There is a scene that pops up in movies and TV shows fairly regularly. An unexpected accident or illness lands one of the characters in a hospital on life support and likely in a coma. Family and friends gather around and look to the doctor, who describes the injuries or illness, making it sound extremely serious. Someone asks the inevitable question, “What are the chances?”, seeking to discover whether the patient will live or die.
Almost invariable, the answer from the doctor is that the chances are not good–the patient will likely die and if they don’t die, they will be disabled for life. Some shows then follow the miraculous recovery process while others follow the family and friends as they deal with the resulting death or disability. Which track the show follows probably depends a lot on the contract negotiations between the studio and the actor playing the patient.
That scene popped into my mind when I was thinking about the church. All of us are standing around, looking at the church, which appears to be on life support and in dire shape. What are the chances?
Well, based on historical reality, the church will survive. It will not, however, likely survive in exactly the same shape and form it has today. Nor will every congregation that exists today survive. Many congregations, both small and large will fold, leaving crumbling buildings and fading memories. A few denominations may even disappear, either because they amalgamate with another or because they just dwindle to nothing.
But the church will survive. The history is the Christian church is as much a history of change, mutation and variation as it is a history of struggle, stagnation and decay. The church established on the day of Pentecost (Acts 2) was very different from the church of today. The church that struggled to exist under official and unofficial Roman persecution was diverging from the Acts 2 church. The church that will develop in Islamic parts of the world will be very different from the worshipping body of 12 that I pastor. The church that is developing around Internet based activities is very different from anything we have seen so far in the history of the faith.
But whatever it looks like, it will still be the church. The church exists as a human organization and a divine organism at one and the same time. The human organization can and does experience all the realities of any human organization–and as a human organization, will face failure and parts of it will disappear. The seven churches mentioned Revelation 2-3, for example, no longer exist.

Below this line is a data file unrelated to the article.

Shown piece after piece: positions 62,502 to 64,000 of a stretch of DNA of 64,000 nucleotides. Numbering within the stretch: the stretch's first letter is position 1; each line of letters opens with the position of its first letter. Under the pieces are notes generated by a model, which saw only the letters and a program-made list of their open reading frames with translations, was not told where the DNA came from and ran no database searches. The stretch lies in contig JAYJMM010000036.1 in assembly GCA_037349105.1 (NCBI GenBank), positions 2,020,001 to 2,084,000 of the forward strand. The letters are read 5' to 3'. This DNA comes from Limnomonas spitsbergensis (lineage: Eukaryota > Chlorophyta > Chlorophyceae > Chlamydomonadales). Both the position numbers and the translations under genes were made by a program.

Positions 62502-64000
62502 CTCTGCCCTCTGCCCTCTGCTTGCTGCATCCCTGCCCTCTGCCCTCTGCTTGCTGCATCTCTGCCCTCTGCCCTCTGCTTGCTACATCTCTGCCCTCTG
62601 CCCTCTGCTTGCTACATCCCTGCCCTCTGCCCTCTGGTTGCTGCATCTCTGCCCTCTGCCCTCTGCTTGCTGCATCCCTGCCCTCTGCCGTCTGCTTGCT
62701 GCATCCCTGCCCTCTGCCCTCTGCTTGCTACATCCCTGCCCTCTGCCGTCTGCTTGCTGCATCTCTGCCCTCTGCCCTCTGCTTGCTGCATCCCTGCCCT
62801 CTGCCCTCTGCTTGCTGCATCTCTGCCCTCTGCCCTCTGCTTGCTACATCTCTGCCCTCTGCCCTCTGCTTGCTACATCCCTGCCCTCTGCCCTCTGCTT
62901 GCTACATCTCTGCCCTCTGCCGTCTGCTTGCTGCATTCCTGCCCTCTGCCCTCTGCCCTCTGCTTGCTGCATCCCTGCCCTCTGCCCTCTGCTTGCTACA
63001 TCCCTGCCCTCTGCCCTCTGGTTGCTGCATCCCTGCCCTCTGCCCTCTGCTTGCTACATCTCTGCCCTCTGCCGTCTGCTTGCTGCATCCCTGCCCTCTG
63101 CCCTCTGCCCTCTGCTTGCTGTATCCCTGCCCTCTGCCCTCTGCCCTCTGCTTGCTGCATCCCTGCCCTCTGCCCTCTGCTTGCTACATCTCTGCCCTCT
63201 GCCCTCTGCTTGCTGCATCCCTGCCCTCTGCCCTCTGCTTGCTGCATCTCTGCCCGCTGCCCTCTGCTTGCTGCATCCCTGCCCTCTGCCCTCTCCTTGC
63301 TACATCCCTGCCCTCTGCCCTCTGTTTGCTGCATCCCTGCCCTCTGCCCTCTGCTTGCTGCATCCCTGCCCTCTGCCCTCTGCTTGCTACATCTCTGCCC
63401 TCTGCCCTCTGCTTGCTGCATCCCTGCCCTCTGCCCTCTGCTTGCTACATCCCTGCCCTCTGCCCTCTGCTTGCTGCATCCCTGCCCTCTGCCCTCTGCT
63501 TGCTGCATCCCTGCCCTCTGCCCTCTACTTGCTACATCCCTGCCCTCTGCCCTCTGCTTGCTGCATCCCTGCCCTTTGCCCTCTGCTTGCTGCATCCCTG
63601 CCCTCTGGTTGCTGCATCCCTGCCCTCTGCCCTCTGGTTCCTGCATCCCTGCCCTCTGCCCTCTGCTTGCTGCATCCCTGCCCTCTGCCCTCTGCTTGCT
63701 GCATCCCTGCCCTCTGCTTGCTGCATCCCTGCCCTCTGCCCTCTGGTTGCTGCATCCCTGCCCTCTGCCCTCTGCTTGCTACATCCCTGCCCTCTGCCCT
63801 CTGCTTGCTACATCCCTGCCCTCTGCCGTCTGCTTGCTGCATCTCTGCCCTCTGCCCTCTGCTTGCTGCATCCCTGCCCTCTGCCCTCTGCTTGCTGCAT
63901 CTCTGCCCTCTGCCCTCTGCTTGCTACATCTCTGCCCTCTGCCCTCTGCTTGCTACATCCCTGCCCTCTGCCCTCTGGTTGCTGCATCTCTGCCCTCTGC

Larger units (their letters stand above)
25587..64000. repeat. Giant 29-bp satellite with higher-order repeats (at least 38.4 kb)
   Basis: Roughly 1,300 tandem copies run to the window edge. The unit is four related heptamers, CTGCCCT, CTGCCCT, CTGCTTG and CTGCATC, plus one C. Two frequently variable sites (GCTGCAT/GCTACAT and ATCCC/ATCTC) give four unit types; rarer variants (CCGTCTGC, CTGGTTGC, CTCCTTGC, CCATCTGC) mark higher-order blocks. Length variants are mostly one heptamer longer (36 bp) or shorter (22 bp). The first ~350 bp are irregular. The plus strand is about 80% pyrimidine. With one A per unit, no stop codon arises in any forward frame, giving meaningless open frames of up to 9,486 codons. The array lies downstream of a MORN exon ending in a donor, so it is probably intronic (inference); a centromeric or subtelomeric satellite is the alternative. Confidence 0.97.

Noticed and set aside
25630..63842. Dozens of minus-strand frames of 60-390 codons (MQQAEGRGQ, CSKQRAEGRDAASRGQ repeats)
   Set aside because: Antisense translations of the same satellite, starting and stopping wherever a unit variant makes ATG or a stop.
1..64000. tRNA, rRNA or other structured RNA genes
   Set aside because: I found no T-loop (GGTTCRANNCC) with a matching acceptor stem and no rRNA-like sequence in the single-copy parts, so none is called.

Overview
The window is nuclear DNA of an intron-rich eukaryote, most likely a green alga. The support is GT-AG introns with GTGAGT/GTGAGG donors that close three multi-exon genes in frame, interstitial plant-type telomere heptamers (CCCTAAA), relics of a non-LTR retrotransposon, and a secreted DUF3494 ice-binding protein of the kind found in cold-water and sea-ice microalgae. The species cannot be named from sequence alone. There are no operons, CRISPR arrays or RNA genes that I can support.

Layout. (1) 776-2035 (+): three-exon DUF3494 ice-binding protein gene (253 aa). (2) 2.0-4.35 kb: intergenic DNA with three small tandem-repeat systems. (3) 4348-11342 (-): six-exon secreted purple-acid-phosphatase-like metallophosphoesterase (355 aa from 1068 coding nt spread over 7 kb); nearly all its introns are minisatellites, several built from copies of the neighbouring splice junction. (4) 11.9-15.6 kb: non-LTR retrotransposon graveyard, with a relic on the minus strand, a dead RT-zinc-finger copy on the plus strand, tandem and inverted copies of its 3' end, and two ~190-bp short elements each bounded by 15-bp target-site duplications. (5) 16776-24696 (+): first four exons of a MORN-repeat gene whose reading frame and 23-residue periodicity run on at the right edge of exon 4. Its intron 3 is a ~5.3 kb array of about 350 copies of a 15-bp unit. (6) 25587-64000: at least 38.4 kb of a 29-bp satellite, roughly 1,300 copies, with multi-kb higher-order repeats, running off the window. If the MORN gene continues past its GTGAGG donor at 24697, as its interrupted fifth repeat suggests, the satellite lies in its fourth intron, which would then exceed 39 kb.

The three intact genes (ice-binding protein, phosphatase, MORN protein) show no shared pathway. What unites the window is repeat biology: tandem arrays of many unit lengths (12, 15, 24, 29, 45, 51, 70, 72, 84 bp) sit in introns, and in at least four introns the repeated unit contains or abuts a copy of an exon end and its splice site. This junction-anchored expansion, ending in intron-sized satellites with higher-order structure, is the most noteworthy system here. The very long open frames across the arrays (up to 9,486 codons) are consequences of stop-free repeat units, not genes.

And if the church were just a human organization, it would have had a very short history. But since the church is also a divine organism, it can be assured of a long and significant history stretching from the day of Pentecost to the day when Christ returns. The church is built on the power of God shown in the resurrection and filled with the power of God in the form of the Holy Spirit. The church is formed by those who have accepted God’s grace in Jesus Christ and have discovered the wonder of God.
This powerful, Spirit-filled and led organism cannot be defeated. God has a plan for the church and through his Spirit, he is ensuring that the church follows the plan. There have been and will be many false starts, deviations and detours, dead ends and defeats–but God is guiding and directing the church, shaping and reshaping and directing and pushing and prodding and moving the church in the way he planned for it to follow.
The church has a future, a future that depends on the power of God. The long term future of the church probably won’t involve a lot of what we consider important and essential. It may not have buildings; the music will definitely be different; pastors will look and act differently; congregations may not meet together in the same place–but there will be a church, a gathering of the Spirit-filled who have responded to the grace of God in Jesus Christ.
There will be a church because God instituted the church, protects the church, empowers the church, has a role and a mission for the church and will eventually bring the whole church to him. Until that day, there will be a church. Some congregations may not have much of a chance, but the church’s chances are excellent–it will survive and thrive.
May the peace of God be with you.